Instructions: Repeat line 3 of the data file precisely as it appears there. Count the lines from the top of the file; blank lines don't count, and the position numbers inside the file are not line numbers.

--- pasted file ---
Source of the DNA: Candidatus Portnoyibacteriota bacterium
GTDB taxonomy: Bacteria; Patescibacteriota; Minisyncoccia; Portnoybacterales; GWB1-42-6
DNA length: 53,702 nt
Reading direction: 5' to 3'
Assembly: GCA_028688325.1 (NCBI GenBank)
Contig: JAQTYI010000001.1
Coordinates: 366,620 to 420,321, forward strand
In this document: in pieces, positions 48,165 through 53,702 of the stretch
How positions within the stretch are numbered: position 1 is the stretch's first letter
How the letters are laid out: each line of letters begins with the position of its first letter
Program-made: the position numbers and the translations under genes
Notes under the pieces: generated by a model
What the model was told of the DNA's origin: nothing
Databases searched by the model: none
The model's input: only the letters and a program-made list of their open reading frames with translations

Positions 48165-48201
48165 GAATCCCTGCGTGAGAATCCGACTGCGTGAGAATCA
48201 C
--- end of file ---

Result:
DNA length: 53,702 nt